Other happy memories? I love my annual tradition of covering the Sci-Tech Awards, and going backstage during Oscar prep week was very entertaining. I wrote both of those pieces for Popular Mechanics, but my big feature for the magazine is my yearly salute to the best movie effects. Talking to Arrival production designer Patrice Vermette about our shared love of James Turrell was one of my most geeked-out conversations in 2016. (Seriously, Turrell's LACMA exhibition from a few years ago was amazing. Just ask me or Patrice, who took plenty of inspiration from it for Arrival, which ended up No. 19 on my year-end list.)
I continued to review television for The Wrap, which allowed me the opportunity to experience gems like the small-screen redo of The Girlfriend Experience, as well as Atlanta, Better Things and The Night Of.
As always, my hat's off to the great crew at Paste, who give me ample room to write about Sundance, Cannes, Toronto and True/False. I was very happy to write the site's essay on its Film Person of the Year, the magnificent Isabelle Huppert. (Elle ended up No. 13 on my list. Things to Come was No. 16.)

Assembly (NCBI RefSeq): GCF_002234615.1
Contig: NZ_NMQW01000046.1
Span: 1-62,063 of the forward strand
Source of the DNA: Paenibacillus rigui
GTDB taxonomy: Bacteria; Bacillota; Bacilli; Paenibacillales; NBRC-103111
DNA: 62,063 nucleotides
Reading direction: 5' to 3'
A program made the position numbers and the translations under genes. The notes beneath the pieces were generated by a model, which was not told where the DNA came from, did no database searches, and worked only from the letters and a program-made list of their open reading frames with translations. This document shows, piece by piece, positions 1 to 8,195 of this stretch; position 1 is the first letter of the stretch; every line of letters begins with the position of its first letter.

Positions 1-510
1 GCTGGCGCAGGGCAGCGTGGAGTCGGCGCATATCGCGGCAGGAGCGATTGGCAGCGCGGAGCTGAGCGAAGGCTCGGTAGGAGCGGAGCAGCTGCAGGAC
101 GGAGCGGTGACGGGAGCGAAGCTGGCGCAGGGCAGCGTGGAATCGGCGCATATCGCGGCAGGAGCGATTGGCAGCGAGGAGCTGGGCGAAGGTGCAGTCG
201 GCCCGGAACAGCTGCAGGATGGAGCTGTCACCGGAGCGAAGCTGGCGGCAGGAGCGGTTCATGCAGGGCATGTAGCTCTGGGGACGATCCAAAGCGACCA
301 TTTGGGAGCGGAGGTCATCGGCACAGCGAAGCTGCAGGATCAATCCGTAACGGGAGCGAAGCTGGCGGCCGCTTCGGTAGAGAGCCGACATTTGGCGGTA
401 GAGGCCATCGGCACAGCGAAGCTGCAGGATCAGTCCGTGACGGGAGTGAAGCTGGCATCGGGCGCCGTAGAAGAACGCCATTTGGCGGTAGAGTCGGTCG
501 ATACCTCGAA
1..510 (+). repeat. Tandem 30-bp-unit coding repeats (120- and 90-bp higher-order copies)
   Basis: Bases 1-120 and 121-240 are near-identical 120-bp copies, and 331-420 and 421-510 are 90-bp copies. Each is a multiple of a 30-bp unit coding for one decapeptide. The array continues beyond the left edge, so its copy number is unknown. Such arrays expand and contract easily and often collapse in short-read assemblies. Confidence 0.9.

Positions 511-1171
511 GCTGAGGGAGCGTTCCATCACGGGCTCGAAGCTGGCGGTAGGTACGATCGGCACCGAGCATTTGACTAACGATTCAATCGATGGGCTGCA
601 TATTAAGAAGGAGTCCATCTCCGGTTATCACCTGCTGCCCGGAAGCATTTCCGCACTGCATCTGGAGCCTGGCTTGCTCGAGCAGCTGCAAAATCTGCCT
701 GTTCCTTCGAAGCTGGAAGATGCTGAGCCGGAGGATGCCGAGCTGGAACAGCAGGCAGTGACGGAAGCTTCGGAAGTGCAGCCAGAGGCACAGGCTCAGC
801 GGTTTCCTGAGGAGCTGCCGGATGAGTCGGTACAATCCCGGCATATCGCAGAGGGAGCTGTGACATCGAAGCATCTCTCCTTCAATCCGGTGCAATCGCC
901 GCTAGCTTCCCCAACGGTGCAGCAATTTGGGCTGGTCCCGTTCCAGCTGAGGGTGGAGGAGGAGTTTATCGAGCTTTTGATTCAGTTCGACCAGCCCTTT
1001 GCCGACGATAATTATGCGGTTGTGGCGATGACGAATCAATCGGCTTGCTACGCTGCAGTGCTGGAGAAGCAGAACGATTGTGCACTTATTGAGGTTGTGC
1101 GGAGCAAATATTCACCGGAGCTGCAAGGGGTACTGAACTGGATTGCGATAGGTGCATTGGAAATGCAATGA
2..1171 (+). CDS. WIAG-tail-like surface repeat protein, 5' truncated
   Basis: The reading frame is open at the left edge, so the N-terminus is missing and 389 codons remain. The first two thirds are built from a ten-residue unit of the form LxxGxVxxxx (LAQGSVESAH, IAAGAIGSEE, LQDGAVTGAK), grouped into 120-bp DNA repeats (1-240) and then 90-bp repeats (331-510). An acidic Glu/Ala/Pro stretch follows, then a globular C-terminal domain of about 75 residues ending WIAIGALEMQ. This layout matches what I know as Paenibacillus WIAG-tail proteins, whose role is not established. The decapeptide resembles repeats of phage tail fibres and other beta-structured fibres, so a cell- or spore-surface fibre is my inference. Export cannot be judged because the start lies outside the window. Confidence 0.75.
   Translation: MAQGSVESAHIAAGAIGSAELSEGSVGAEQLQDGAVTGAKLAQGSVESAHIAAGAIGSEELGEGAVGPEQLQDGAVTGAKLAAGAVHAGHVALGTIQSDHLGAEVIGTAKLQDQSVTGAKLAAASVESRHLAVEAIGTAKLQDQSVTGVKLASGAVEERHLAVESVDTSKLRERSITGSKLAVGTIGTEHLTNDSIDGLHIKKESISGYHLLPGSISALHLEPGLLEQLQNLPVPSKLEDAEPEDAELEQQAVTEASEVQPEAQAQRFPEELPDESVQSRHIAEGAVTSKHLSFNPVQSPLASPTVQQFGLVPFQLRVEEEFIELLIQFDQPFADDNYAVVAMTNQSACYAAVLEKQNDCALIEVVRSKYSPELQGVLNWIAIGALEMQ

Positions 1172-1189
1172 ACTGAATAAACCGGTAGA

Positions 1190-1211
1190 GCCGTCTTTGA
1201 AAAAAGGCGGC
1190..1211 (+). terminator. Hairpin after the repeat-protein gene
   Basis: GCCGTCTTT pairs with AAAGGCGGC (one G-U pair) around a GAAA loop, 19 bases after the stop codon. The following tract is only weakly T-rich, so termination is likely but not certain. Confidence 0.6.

And then there's my old friend Will Leitch. This was our first full year at The New Republic, and it was a blast. The weekly podcast is a regular treat in my life, and I'm eternally grateful to my editor, Michelle Legro, for letting me write about The Killing of America, a movie I found arresting and deeply upsetting when I saw it at True/False. Will and I have cultivated a readership over the years, and I never take that for granted. And what fun it was to watch a movie with Will for the first time in forever, even if we totally disagreed about the movie. Eagle-eyed readers will know I'm referring to Rogue One, which, well, you can hear about that here.